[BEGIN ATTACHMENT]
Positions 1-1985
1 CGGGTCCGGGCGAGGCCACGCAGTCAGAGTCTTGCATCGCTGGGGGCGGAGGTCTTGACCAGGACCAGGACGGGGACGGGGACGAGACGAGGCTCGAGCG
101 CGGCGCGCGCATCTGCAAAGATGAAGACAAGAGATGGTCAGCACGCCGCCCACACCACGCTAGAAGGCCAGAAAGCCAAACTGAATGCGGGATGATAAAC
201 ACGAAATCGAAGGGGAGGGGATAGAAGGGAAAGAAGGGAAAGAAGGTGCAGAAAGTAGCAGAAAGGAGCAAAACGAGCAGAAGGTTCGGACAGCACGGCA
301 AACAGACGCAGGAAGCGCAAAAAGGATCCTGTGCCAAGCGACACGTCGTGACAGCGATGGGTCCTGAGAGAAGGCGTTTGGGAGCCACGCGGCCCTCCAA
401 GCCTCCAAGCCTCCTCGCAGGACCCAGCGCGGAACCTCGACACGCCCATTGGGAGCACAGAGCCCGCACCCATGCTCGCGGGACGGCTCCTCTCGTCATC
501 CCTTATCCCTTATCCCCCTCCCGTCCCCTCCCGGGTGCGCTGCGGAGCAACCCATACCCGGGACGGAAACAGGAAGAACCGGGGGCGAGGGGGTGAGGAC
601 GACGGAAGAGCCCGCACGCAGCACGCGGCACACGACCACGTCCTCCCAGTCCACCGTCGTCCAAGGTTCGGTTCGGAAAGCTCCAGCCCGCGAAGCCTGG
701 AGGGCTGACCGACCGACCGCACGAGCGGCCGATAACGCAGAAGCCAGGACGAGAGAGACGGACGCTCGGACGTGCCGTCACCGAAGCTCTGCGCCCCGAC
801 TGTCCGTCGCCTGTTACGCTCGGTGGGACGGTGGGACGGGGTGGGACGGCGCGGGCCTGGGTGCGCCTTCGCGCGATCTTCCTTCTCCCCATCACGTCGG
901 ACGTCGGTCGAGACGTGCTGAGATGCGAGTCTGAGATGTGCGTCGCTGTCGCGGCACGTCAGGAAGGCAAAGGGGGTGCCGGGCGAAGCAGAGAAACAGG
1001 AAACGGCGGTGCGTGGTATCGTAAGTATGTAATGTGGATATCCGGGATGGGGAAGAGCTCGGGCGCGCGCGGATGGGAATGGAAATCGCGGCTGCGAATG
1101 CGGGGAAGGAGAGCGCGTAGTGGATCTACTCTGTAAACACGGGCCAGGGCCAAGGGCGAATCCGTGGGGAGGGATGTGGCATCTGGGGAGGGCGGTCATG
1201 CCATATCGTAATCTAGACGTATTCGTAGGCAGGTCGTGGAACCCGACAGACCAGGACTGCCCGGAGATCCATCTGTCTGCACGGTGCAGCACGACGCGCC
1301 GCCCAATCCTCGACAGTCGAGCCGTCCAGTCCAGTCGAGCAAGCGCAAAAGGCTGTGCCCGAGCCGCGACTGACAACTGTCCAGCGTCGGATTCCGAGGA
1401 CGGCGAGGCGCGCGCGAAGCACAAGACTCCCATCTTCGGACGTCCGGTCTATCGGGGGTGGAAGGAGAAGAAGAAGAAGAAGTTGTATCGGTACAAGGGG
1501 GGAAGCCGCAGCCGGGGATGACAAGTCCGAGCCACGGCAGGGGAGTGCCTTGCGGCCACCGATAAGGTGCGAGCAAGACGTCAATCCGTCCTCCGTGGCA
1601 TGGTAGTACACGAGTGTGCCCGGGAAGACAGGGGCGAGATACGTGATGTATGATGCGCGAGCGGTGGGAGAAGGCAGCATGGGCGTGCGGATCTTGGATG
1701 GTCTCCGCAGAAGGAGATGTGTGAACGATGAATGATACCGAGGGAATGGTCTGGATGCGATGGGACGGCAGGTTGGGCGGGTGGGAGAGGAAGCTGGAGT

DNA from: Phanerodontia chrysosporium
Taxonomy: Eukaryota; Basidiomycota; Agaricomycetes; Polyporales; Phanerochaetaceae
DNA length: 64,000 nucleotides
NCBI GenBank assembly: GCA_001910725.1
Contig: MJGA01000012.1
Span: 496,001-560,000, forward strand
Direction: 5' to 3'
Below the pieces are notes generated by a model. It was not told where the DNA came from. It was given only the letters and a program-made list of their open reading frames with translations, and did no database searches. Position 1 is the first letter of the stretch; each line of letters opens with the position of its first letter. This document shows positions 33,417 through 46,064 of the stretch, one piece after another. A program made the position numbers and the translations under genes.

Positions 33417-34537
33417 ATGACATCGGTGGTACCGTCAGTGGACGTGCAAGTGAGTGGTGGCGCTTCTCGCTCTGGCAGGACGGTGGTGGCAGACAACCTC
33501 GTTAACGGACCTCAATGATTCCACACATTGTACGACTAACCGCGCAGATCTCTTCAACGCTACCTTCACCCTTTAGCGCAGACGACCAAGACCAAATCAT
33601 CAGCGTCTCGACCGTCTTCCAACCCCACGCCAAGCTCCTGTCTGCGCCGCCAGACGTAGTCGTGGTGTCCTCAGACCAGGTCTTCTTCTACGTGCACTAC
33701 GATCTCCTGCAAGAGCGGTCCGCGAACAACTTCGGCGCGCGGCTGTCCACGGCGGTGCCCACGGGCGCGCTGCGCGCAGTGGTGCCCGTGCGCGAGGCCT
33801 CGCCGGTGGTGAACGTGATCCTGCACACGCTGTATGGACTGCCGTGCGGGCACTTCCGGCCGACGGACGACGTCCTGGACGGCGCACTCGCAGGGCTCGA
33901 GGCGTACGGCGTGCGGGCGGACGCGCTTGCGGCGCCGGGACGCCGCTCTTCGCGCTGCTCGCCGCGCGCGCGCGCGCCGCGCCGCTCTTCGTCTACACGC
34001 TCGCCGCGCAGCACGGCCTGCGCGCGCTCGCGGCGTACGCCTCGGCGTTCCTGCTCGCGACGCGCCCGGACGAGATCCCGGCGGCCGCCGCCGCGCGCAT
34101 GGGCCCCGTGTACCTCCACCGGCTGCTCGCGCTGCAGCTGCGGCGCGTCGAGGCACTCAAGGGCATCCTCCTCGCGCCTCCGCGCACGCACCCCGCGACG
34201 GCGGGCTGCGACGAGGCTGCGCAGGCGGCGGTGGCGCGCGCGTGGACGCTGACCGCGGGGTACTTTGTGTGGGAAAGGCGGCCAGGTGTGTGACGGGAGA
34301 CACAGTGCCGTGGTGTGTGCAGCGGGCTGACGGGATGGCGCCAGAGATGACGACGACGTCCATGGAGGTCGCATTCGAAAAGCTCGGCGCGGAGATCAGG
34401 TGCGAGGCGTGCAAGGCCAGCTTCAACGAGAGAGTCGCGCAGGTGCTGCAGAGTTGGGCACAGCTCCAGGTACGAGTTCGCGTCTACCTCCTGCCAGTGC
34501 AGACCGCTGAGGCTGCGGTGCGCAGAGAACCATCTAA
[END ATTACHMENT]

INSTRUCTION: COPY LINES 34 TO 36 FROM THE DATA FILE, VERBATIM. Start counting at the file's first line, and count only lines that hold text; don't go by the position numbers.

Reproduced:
33901 GGCGTACGGCGTGCGGGCGGACGCGCTTGCGGCGCCGGGACGCCGCTCTTCGCGCTGCTCGCCGCGCGCGCGCGCGCCGCGCCGCTCTTCGTCTACACGC
34001 TCGCCGCGCAGCACGGCCTGCGCGCGCTCGCGGCGTACGCCTCGGCGTTCCTGCTCGCGACGCGCCCGGACGAGATCCCGGCGGCCGCCGCCGCGCGCAT
34101 GGGCCCCGTGTACCTCCACCGGCTGCTCGCGCTGCAGCTGCGGCGCGTCGAGGCACTCAAGGGCATCCTCCTCGCGCCTCCGCGCACGCACCCCGCGACG